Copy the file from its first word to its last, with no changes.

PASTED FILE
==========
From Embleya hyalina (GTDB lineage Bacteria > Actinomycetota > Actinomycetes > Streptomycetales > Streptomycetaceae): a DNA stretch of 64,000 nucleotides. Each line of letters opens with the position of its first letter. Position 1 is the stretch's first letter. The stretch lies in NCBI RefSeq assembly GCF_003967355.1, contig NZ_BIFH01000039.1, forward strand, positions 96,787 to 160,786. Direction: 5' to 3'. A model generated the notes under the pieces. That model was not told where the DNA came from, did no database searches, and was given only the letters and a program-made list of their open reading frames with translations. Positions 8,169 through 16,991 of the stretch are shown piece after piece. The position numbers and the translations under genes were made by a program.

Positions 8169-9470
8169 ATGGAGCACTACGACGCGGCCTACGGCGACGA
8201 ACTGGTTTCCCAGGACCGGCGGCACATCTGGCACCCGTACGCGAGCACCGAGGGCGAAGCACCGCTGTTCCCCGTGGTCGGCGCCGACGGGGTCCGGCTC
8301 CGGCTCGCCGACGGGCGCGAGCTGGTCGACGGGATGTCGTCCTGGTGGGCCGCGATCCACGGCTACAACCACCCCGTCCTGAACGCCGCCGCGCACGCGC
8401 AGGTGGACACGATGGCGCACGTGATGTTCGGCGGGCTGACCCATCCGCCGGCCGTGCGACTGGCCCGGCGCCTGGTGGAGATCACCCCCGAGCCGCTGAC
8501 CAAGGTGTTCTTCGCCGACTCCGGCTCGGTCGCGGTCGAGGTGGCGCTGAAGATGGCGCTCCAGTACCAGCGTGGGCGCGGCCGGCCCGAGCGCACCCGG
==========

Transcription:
From Embleya hyalina (GTDB lineage Bacteria > Actinomycetota > Actinomycetes > Streptomycetales > Streptomycetaceae): a DNA stretch of 64,000 nucleotides. Each line of letters opens with the position of its first letter. Position 1 is the stretch's first letter. The stretch lies in NCBI RefSeq assembly GCF_003967355.1, contig NZ_BIFH01000039.1, forward strand, positions 96,787 to 160,786. Direction: 5' to 3'. A model generated the notes under the pieces. That model was not told where the DNA came from, did no database searches, and was given only the letters and a program-made list of their open reading frames with translations. Positions 8,169 through 16,991 of the stretch are shown piece after piece. The position numbers and the translations under genes were made by a program.

Positions 8169-9470
8169 ATGGAGCACTACGACGCGGCCTACGGCGACGA
8201 ACTGGTTTCCCAGGACCGGCGGCACATCTGGCACCCGTACGCGAGCACCGAGGGCGAAGCACCGCTGTTCCCCGTGGTCGGCGCCGACGGGGTCCGGCTC
8301 CGGCTCGCCGACGGGCGCGAGCTGGTCGACGGGATGTCGTCCTGGTGGGCCGCGATCCACGGCTACAACCACCCCGTCCTGAACGCCGCCGCGCACGCGC
8401 AGGTGGACACGATGGCGCACGTGATGTTCGGCGGGCTGACCCATCCGCCGGCCGTGCGACTGGCCCGGCGCCTGGTGGAGATCACCCCCGAGCCGCTGAC
8501 CAAGGTGTTCTTCGCCGACTCCGGCTCGGTCGCGGTCGAGGTGGCGCTGAAGATGGCGCTCCAGTACCAGCGTGGGCGCGGCCGGCCCGAGCGCACCCGG